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J Clin Endocrinol Metab. 2001 May;86(5):2118-24.

Norepinephrine infusion during moderate-intensity exercise increases glucose production and uptake.

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1
McGill Nutrition and Food Science Centre, Royal Victoria, Montréal, Québec, Canada, H3A 1A1.

Abstract

A role for the increase in circulating norepinephrine (NE) during intense exercise [IE; > or = 80% maximum O(2) uptake (VO(2max))] in the marked increment in glucose rate of production (Ra) during IE is hypothesized. Seven fit male subjects (27 +/- 2 yr old; body mass index, 23 +/- 1 kg/m(2); VO(2max), 63 +/- 5 mL/kg.min) underwent 40 min of postabsorptive moderate-intensity (53% VO(2max)) cycle ergometer exercise (126 +/- 14 W), once without [control (CON)] and once with NE infusion (0.1 microg/kg.min) from 30-40 min (NE). With infusion, plasma NE reached 15.9 +/- 1.0 nM (8-fold rest, 2-fold CON). Ra doubled to 4.40 +/- 0.44 in CON, but rose to 7.55 +/- 0.68 mg/kg.min with NE infusion (P = 0.003). Ra correlated strongly (r(2) = 0.92, P < 0.02) with plasma NE during and immediately after infusion. With NE infusion, peak glucose uptake [rate of disappearance (Rd), 6.57 +/- 0.59 vs. 4.53 +/- 0.55 mg/kg.min, P < 0.02] and glucose metabolic clearance rate (P < 0.05) were higher than in CON. Glycemia rose minimally during the NE infusion but did not differ between groups at any time during exercise. Glucagon-to-insulin ratio increased minimally, and epinephrine increased approximately 2.5- to 3-fold at peak but did not differ between groups. Thus, NE infusion during moderate exercise led to increments in Ra and Rd in fit individuals, supporting a possible contributory role for the increase of plasma NE in IE. NE effects on Rd and metabolic clearance rate during exercise may differ from its effects at rest.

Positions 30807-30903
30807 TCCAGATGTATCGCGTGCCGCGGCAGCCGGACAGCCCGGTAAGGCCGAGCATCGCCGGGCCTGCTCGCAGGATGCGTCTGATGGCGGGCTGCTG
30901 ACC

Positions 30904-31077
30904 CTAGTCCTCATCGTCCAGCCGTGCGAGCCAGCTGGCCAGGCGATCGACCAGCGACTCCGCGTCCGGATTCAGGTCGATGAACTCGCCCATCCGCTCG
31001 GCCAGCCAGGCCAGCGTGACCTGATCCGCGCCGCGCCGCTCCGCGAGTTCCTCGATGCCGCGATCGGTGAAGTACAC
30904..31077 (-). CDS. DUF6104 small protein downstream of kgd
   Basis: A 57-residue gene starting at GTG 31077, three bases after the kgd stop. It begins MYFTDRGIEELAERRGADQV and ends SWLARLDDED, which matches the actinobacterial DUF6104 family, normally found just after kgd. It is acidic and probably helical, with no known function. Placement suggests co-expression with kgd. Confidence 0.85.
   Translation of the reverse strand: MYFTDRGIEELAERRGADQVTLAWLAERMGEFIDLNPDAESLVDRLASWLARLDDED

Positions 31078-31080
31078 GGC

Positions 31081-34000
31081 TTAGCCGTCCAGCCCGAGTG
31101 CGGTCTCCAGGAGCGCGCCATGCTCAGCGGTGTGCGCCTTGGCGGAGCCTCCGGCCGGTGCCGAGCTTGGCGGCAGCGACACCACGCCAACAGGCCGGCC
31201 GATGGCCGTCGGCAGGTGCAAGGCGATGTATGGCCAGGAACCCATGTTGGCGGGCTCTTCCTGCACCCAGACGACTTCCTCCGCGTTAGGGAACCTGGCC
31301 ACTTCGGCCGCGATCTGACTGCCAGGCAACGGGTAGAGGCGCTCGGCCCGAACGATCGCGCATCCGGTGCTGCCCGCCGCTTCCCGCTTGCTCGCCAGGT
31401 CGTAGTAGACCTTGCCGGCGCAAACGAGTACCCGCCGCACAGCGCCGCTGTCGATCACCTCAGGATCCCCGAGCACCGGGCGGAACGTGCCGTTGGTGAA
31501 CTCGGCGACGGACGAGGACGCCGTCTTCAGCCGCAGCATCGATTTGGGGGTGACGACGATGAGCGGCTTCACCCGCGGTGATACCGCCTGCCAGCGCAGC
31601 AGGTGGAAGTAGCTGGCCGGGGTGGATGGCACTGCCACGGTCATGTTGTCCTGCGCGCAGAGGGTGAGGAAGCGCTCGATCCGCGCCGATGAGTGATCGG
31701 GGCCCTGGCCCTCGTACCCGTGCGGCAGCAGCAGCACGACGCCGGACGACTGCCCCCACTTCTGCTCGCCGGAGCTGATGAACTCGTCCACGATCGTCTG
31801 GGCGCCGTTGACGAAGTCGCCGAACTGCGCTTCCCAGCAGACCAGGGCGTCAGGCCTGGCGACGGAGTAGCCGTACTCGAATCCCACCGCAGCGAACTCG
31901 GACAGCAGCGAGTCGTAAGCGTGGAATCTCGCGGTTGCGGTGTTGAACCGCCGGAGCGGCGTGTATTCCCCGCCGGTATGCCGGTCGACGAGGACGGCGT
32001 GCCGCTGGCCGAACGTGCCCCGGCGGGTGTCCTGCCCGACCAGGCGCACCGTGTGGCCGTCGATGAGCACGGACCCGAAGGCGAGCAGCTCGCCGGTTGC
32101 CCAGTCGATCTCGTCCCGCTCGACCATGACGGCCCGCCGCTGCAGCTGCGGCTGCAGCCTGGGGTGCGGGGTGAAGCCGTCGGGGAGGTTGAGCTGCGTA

PMID:
11344216
DOI:
10.1210/jcem.86.5.7476
[Indexed for MEDLINE]
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